Book Review

Karin Hollricher

David Attenborough:
Life on Air.

Paperback: 416 pages
Publisher: BBC Books (20 May 2010)
Language: English
ISBN-10: 1849900019
ISBN-13: 978-1849900010
€36 (hardcover), €15 (paperback), €35 (audio CD).

David Attenborough:
Lost Worlds – Vanished Lives.

Actors: Sir David Attenborough
Producers: Mike Salisbury
Format: PAL
Language: English
Subtitles For The Hearing Impaired: English
Region: Region 2
Aspect Ratio: 4:3 - 1.33:1
Number of discs: 2
Classification: Exempt
Studio: 2entertain
DVD Release Date: 24 Sept. 2012
Run Time: 156 minutes
€6.66/ £6.90 at the BBC online shop.

Paul Taylor & Aaron O’Dea:
A History of Life in 100 Fossils.

Hardcover: 224 pages
Publisher: The Natural History Museum (4 Sept. 2014)
Language: English
ISBN-10: 0565093479
ISBN-13: 978-0565093471

David Attenborough talking about Anomalocaris, a mighty Cambrian (541 to 485 million years ago) predator. Photo: Royal Ontario Museum

A Life from Bygone Days

Why keep looking for the newest material when the best has been available for decades? David Attenborough’s legendary 1980s fossil documentaries are still available on DVD – and remain unbeaten, argues your Lab Times reviewer.

When thinking of fossils, gigantic skeletons, impressive bones and frightening teeth spring to mind. But ancient life has a lot more to offer than “just” dinosaurs that went extinct some 65 million years ago. The evolution of life goes back much further and the oldest fossils found are 3.5 billion years old: stromatolites, communities of millions of generations of cyanobacteria and other microbes, found in Western Australia and South Africa. How fascinating is that? Enormously!

One of those who transformed individual enthusiasm for fossils into a great public passion by using his exceptional love of nature and science is Sir David Attenborough. “I have been fascinated by [fossils] for as long as I can remember. Hitting a block of stone with a hammer, seeing it fall apart to reveal a coiled shell unlike anything alive today, beautiful in its shape and perfection, is an excitement that I first experienced as a small boy and one that still stirs in me just as powerfully as it ever did,” he wrote in his memoirs Life on Air. The Briton is one of the most skillful and enjoyably persuasive, yet genuine editors and commentators of nature documentaries.

How fascinating is that? Enormously!

Yes, your reviewer is an avowed admirer of this naturalist, who, in a profoundly scientific but not terribly complicated or boring approach, reported on life, animals and plants, ancient times and current developments until he retired from TV in 2010 at the age of 83. In his endearing manner, Attenborough investigated everything living: he climbed mountains and trees, rooted around in the soil and dived in oceans to take his viewers to the most interesting organisms, even if they had been dead for ages. The result is his 4-part BBC documentary Lost Worlds – Vanished Lives (originally broadcast in April 1989). This 26-year-old series remains as fascinating as if it was broadcast yesterday.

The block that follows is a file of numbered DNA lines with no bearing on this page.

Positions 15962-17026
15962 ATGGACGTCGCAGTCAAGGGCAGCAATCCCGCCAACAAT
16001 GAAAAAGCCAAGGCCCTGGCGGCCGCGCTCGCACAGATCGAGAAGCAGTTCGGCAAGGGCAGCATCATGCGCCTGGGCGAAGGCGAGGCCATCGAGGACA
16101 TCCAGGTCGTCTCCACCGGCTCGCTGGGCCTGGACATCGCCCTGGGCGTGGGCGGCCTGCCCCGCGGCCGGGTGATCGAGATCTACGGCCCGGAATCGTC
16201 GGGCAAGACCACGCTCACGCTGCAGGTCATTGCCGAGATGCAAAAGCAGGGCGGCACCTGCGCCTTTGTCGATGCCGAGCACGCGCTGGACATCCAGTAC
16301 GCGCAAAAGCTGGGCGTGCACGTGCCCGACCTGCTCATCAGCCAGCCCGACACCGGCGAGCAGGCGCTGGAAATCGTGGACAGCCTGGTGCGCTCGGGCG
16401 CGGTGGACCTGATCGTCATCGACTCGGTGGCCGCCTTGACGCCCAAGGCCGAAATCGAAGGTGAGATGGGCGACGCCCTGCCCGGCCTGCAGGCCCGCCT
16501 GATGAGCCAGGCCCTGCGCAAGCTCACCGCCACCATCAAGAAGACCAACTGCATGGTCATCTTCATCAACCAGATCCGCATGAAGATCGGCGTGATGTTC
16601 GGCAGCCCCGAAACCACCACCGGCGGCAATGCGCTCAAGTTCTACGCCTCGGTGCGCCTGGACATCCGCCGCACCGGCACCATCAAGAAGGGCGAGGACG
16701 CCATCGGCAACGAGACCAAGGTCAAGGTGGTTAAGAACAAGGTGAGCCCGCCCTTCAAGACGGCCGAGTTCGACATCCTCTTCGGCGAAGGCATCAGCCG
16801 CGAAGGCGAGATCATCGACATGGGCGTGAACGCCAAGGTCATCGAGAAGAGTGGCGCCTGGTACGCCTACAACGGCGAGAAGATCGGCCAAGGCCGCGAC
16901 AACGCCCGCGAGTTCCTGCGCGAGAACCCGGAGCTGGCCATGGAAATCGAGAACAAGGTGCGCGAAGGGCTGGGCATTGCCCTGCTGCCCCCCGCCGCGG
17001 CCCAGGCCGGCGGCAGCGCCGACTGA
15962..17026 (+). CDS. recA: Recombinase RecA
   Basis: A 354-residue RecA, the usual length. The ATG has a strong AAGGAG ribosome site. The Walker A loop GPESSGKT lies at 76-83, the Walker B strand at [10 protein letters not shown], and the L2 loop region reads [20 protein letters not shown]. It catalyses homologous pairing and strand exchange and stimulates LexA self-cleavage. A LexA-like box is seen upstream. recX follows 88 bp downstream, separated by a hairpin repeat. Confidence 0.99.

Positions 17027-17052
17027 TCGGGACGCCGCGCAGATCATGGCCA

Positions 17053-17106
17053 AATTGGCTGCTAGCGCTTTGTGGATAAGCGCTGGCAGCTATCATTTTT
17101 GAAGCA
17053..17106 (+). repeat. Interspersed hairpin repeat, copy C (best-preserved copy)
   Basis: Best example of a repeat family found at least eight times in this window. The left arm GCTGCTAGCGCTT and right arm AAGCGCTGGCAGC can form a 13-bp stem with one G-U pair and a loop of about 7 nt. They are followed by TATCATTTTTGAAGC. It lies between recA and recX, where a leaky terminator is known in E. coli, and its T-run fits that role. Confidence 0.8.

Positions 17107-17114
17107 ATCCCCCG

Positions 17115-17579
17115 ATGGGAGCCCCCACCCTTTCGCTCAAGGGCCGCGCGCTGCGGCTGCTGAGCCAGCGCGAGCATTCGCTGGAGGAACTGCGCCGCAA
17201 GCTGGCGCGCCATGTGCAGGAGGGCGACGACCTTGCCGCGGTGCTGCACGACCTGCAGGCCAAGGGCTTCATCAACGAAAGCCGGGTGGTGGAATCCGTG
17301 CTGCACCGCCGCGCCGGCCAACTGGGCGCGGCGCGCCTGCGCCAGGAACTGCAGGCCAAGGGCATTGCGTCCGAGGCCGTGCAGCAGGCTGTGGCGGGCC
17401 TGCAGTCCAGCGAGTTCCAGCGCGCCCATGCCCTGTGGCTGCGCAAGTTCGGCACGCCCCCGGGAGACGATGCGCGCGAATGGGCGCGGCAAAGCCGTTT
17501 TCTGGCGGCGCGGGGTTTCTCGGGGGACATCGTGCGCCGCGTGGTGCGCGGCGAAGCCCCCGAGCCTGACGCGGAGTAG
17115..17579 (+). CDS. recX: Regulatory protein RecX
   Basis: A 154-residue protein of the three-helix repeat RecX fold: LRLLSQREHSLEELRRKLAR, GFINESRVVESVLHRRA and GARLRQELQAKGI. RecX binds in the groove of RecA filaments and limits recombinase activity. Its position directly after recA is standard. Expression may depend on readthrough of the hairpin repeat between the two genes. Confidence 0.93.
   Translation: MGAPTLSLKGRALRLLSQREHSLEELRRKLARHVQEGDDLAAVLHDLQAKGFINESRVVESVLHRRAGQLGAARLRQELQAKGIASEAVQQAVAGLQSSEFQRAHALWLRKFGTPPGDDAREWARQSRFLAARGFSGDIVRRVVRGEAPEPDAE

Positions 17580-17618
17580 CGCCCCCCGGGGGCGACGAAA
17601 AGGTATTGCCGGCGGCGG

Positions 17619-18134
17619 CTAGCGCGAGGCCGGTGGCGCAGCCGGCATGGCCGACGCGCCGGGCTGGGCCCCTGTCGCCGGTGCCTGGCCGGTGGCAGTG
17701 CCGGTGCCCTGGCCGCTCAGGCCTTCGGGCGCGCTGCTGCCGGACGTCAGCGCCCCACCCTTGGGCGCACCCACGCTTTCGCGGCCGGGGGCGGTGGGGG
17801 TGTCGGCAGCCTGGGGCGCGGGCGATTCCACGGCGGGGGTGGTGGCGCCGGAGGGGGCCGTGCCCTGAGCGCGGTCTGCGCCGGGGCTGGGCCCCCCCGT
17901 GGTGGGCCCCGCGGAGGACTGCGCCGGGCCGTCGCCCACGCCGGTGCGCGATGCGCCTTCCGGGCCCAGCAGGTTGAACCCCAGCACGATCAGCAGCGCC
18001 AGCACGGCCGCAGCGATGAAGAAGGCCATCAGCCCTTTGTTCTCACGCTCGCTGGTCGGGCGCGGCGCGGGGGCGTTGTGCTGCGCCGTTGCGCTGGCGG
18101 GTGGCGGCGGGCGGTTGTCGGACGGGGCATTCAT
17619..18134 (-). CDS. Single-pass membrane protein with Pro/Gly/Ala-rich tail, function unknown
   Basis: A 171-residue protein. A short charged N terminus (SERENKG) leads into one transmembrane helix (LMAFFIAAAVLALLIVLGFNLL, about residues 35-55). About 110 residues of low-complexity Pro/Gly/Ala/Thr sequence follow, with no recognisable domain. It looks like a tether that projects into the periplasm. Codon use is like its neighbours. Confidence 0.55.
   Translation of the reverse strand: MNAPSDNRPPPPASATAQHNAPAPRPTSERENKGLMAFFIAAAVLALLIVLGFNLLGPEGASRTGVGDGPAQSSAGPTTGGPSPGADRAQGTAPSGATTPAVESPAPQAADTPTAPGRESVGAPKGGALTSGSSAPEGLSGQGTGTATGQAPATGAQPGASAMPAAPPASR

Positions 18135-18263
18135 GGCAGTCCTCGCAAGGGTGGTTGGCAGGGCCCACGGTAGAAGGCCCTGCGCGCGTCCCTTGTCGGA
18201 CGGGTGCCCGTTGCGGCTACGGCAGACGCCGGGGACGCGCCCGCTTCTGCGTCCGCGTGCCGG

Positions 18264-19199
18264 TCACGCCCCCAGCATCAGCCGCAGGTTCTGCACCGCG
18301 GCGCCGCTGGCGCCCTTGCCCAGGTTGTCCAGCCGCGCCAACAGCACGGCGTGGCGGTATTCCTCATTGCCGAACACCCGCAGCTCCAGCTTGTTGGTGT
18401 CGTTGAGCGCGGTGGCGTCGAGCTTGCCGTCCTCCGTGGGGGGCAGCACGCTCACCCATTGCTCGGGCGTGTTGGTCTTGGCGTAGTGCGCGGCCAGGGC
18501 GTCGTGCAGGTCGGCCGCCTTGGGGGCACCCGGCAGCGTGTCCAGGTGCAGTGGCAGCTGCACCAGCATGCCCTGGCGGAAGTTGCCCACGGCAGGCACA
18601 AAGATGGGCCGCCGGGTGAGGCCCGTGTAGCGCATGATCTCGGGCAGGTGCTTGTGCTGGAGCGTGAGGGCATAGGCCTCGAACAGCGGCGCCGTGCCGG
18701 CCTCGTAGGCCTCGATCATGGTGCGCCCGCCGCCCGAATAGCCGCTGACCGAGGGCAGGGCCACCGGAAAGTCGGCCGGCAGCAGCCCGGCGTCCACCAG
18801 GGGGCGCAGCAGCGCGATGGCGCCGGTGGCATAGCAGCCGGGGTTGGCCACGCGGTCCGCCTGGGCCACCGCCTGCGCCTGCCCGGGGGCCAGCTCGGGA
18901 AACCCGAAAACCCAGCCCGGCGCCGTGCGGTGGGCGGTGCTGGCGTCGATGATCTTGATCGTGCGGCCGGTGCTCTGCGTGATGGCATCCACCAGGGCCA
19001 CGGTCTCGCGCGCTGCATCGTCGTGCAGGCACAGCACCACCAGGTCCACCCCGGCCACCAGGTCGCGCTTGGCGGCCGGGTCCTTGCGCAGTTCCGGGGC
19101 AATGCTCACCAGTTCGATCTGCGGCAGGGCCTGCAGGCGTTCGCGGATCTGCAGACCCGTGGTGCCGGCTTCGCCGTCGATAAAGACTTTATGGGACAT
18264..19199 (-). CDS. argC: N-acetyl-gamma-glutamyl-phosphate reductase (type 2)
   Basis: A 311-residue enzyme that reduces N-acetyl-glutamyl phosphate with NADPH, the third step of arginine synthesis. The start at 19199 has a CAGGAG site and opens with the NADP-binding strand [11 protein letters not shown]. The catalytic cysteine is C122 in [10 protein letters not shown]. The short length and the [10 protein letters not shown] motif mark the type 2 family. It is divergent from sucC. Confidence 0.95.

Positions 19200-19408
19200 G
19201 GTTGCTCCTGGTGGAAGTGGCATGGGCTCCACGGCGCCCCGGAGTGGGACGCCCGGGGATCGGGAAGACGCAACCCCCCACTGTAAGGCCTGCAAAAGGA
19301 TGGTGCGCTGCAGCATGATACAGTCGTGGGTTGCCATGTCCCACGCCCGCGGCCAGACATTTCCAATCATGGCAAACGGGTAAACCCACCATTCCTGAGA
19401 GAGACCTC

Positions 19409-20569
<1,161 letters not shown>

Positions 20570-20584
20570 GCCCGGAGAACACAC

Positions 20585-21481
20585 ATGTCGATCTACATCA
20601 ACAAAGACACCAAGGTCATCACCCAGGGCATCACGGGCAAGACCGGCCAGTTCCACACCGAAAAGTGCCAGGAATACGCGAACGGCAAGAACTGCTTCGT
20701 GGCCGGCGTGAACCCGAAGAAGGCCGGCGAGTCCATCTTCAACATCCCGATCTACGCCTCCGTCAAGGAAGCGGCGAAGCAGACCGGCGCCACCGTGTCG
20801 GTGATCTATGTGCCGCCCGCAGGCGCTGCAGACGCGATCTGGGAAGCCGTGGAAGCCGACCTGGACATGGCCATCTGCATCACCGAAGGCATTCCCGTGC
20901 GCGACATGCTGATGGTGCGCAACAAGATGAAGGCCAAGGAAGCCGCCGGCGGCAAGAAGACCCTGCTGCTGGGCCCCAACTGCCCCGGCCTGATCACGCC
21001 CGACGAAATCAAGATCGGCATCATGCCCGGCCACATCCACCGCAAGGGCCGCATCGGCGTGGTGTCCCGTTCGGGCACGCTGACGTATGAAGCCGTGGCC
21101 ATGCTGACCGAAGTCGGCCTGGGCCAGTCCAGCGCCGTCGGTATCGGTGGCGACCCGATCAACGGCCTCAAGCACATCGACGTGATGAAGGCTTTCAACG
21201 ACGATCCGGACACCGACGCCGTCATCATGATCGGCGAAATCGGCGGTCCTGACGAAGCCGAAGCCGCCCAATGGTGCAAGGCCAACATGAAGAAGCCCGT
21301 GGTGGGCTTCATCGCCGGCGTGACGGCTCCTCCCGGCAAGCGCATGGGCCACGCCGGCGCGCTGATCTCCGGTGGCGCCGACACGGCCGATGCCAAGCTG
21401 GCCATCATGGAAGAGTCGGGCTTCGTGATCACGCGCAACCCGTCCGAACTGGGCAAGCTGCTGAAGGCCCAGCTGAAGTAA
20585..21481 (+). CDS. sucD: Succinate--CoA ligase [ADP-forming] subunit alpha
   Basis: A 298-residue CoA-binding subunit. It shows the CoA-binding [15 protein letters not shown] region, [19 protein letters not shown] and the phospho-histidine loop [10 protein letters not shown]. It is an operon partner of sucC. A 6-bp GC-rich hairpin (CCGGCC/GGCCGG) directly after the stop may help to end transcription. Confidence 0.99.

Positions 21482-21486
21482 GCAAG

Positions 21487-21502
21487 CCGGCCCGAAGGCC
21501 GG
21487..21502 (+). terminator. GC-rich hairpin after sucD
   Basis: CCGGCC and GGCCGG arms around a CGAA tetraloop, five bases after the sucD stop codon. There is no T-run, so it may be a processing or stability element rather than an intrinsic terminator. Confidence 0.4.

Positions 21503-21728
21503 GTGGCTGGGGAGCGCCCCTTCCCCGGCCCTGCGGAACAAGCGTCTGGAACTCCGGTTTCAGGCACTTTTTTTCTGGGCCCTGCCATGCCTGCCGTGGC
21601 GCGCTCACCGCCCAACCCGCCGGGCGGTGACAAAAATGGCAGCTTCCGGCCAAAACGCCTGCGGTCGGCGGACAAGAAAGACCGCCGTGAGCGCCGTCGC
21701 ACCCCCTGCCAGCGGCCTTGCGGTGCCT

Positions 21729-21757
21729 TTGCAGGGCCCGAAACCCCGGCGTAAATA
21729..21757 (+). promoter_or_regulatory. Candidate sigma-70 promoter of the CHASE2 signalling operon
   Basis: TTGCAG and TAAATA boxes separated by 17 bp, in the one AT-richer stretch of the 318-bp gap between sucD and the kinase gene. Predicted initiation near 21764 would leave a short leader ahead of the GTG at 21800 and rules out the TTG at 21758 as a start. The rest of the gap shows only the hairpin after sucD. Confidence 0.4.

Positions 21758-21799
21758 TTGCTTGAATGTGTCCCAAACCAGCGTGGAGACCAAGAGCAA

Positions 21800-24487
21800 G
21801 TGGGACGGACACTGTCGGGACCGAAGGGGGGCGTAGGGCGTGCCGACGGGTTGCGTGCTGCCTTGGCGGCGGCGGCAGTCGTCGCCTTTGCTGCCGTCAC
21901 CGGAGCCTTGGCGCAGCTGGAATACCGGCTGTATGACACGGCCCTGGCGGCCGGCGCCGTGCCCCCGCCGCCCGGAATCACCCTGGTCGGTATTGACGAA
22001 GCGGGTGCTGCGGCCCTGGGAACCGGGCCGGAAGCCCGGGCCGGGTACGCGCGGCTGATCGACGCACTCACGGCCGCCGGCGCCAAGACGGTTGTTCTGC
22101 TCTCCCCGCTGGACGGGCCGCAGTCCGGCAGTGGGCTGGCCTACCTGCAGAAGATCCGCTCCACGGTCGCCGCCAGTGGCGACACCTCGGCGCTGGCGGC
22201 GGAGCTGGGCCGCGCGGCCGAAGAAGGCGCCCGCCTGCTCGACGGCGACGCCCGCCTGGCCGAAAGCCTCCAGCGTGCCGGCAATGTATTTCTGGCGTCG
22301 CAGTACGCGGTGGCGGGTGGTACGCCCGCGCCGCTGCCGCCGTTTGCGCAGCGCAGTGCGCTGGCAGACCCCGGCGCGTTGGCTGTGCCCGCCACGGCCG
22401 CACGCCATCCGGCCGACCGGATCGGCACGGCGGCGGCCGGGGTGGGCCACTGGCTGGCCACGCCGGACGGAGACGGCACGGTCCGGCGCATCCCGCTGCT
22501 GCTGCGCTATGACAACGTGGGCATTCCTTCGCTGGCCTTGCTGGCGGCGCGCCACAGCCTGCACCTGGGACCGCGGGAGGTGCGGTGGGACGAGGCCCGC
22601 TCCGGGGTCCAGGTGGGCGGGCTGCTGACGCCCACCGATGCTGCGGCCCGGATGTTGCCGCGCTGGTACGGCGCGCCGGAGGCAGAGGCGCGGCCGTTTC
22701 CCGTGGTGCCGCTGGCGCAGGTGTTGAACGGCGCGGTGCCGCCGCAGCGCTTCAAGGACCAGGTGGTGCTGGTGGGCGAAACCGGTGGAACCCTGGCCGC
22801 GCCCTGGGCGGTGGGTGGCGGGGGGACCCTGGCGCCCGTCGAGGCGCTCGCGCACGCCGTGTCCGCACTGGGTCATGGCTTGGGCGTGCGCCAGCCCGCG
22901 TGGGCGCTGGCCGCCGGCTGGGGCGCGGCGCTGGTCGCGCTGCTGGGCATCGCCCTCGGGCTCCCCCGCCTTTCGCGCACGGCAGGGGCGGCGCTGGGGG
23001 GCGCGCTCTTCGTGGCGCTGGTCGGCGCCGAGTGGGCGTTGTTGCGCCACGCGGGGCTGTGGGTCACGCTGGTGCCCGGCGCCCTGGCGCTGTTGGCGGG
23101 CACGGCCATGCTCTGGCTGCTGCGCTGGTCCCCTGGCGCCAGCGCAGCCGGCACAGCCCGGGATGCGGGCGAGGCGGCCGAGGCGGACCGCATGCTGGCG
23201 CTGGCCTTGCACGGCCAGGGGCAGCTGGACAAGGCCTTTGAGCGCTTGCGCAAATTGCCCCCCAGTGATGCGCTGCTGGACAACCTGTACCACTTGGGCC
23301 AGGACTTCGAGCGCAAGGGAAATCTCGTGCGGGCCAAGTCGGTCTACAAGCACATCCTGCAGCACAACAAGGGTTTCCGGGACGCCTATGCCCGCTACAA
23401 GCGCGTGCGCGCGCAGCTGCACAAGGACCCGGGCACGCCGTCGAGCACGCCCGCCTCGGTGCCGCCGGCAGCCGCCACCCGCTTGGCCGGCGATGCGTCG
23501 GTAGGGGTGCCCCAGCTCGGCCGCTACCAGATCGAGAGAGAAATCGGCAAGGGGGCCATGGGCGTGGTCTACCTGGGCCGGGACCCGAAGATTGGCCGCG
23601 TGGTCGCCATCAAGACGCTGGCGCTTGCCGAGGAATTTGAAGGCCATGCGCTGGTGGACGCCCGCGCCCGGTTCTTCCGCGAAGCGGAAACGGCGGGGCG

The history of life is hidden in the ground. Since English geologist William Smith (nicknamed “Strata Smith”), discovered at the end of the 18th century that some fossils only occur in certain strata and that these strata must therefore be of the same age, geologists and palaeontologists have rummaged through limestone, shale, tar and sandstone to unravel the history of life. Attenborough shows, “the way fossils were formed, the techniques that were used to free them from their matrix, and the clues that palaeontologists used to deduce what long-extinct animals had looked like in life”.

Strata Smith’s discovery

Enthusiastic as ever, Sir David visited famous sites hiding the most delicate fossil structures and offering exceptionally detailed glimpses of life forms that disappeared from Earth long ago. He followed the stream of life buried in the Burgess Shale in Canada where Middle Cambrian fossils (508 million years old) were found, to the appearance of big mammals like saber-toothed cats, wolves and bisons, excavated from the La Brea tar pit in the centre of Los Angeles.

Now that you, dear reader, have been exposed to the ancient world by a vintage film from 1989, let’s look at a brand-new book, A History of Life in 100 Fossils. Recounting histories in lists of 100 is undoubtable trendy. One may explore the history of architecture in 100 buildings or the history of the world in 100 objects. Those interested in the evolution of life may bury themselves in A History of Life in 100 Fossils.

Two palaeontologists, Paul Taylor and Aaron O’Dea, chose 100 well-preserved fossils to tell, “epic tales of survival and migration, evolution, and destruction”. They carry the reader off into bygone times, from the very beginning of life on Earth in the Precambrian, 3,5 billion years ago, along the timeline to the Holocene (the geo­logical epoch that started 11,700 calendar years before the present and still continues), when the ancestors of modern humans roamed the savannah and woods. Most specimens are from the Smithsonian Institution’s National Museum and the Natural History Museum London, where the authors work(ed).